How to adjust the discussion settings in WordPress

The Settings Discussion Screen is where you can edit the options relating to comments, pingbacks and email notifications.

Changing your discussion settings

Default article settings


Attempt to notify any blogs linked to from the article – If you check this box, WordPress will send out a ping to a site or article you have linked to in your post. Your mention of their site or article will show up in the comment section of their site, if that site allows pingbacks.

Allow link notifications from other blogs (pingbacks and trackbacks) – This is exactly the same as the above setting except in the reverse order.  

Allow people to post comments on new articles – Check this box if you wish to allow visitors to comment on your posts. This can also be overridden for individual articles.

Other comment settings 


Comment author must fill out name and email – Check this box as a way to force spammers to do a bit of extra work. Most legitimate commenters are more than willing to fill out a name and email address.

Users must be registered and logged in to comment – If this checkbox is checked, only logged in registered users will be able to write comments on your site.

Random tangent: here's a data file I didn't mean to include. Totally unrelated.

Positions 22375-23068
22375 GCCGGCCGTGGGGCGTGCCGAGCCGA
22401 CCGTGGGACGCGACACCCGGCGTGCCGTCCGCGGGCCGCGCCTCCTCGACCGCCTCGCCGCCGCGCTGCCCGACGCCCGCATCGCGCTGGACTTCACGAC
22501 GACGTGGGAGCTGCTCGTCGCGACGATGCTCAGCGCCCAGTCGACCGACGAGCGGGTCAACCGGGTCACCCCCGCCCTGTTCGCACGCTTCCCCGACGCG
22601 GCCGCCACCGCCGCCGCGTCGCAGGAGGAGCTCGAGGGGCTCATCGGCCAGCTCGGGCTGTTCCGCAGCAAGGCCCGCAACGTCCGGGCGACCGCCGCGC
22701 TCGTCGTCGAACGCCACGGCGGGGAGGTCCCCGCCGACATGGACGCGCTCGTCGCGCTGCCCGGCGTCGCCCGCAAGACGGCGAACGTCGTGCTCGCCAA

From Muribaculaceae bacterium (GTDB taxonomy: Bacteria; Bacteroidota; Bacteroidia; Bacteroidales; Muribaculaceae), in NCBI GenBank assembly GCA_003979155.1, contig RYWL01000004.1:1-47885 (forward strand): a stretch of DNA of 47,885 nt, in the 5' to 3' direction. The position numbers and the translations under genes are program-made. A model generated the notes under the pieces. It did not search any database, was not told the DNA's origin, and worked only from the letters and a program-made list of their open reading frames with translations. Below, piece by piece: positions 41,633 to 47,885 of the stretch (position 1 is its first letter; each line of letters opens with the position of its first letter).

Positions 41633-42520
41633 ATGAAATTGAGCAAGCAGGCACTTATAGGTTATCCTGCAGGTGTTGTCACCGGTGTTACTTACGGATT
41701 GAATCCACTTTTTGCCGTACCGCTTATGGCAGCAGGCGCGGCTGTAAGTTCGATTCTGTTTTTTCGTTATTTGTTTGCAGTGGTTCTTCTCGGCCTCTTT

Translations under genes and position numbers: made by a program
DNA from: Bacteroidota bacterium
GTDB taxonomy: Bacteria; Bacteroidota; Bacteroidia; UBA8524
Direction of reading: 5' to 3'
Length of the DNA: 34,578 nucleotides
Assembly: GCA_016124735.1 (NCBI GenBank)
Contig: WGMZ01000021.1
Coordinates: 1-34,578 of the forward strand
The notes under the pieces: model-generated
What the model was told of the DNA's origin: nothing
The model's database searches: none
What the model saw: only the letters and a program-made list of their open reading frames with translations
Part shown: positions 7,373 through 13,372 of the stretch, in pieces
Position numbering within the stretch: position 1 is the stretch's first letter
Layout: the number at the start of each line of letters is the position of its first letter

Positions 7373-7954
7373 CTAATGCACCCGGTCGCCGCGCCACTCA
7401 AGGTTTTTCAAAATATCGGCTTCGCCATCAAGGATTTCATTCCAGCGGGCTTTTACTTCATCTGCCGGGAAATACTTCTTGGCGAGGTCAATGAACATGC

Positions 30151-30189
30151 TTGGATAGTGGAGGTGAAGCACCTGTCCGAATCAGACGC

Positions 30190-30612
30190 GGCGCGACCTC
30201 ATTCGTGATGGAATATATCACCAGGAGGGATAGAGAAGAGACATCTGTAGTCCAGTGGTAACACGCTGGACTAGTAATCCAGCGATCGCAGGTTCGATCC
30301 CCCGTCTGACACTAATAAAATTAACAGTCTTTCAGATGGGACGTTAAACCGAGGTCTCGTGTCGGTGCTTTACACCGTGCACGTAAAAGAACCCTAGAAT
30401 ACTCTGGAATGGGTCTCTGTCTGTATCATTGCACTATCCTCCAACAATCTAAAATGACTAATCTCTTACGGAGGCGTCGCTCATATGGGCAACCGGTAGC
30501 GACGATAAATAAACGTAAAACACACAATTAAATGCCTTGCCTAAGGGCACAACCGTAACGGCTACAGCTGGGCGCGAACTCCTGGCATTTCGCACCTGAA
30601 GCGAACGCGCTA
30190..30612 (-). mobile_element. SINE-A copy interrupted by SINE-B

Automatically close comments on articles older than [X] days – Check the box and enter the number of days (e.g. 14 days) after which WordPress will automatically close comments on posts older than the set amount of days.

Enable threaded (nested) comments [X] levels deep – Check this box to enable threaded comments, then from the dropdown box, select the number of levels deep (maximum of 10 levels) you will allow for nested comments.

Break comments into pages with [X] top-level comments per page and the [last/first] page displayed by default. Comments should be displayed with the [older/newer] comments at the top of each page – Check this box to cause comments to display in a paginated format with the specified number of comments per page. In addition, specify if the pages should be ordered “first to last” or “last to first”, and within each page, whether the oldest, or newest, comment is to be displayed first.

Email me whenever 

These two settings give you control of when authors and administrators receive notification that comments have been made, or that comments are held for moderation. Please note that the use of “me” refers to either a post author or the administrator (person whose email address is used for admin purposes).


Anyone posts a comment – Check this box so that every single comment posted will generate an email to the author of that post. This could result in a lot of emails if your posts receive a lot of comments.

A comment is held for moderation – Check this box if you want WordPress to send a notification that a comment is being held for moderation.

Before a comment appears 

These settings provide you even more control over the instances of when and how comments are posted.


Comments must be manually approved – Select this option to force comments to be approved by a blog user or owner having the proper role to approve comments, even if the comments appear to be spam.